UK inflation fell to its lowest level in three years in October, but what looks like good news for consumers and the Bank of England doesn’t bode well for the future path of the economy.
The Office for National Statistics said Wednesday that the annual inflation rate declined to 1.5% last month (from 1.7% in September) with a notable fall in prices of electricity, gas and other fuels. This was in line with weak economic numbers released earlier this week, such as a slowdown in employment gains, and the weakest growth of gross domestic product since early 2010.
But the subdued inflation also reinforces the likelihood that the Bank of England will accentuate the dovish stance it seemed to take at its last monetary policy meeting last week. It said that it might have to cut rates if Brexit uncertainties persist into next year, and if global growth fails to pick up after the current slowdown. Two out of the nine members of the Bank’s top policy-setting committee had voted in favour of an immediate rate cut last week.
There are signs however that the global economy may have entered a recovery phase, but then there is Brexit. For the UK, “uncertainty” here still rules. If the conservative party wins the December 12 general election as predicted by the current polls, the UK Parliament may sign off at last on the deal struck by UK PM Boris Johnson and the EU.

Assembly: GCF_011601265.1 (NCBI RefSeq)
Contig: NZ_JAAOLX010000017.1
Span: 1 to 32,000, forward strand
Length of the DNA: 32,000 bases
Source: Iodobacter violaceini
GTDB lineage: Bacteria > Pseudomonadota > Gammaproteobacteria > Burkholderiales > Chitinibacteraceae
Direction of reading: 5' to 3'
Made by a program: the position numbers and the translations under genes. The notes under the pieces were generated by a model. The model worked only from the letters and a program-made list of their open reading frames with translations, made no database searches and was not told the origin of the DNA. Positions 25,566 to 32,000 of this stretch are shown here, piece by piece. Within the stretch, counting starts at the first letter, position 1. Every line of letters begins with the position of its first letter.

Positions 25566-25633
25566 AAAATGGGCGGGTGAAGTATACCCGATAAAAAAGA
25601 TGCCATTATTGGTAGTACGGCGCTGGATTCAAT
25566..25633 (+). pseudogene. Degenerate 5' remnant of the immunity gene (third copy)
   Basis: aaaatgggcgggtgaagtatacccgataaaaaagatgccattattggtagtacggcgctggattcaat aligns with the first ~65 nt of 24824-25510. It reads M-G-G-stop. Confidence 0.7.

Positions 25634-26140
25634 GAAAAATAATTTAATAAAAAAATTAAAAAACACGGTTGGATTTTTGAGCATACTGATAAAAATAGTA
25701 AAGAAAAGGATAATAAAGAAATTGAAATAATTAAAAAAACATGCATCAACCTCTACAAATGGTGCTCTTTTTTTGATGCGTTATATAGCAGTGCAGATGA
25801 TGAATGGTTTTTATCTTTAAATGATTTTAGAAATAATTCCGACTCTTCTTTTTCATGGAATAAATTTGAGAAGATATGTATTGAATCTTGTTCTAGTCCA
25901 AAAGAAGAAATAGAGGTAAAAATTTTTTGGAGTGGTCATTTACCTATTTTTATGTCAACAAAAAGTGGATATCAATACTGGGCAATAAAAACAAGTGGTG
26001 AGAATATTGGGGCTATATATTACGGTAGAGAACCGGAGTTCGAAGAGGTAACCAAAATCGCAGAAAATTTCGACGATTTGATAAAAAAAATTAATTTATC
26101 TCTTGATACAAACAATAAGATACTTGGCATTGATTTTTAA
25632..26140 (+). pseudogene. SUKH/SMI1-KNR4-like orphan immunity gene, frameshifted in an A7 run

But then new questions will arise immediately on the length of the transition period, due to expire at the end of 2020, and the nature of the future trade deal between the UK and the rest of Europe. Not to mention the cost of Brexit proper, with the disruption of traditional trade flows across the channel.
Another result of the election could also be a big fiscal stimulus financed by borrowing, which may boost both growth and inflation and force the BoE to raise rates, if only to counter a fall of the pound (XTUP:GBPUSD) on foreign exchange markets.
The only uncertainty the Bank of England didn’t mention in its report last week was the one created by the December 12 elections. Even though it is now clearly the most important cloud hanging over the UK economy.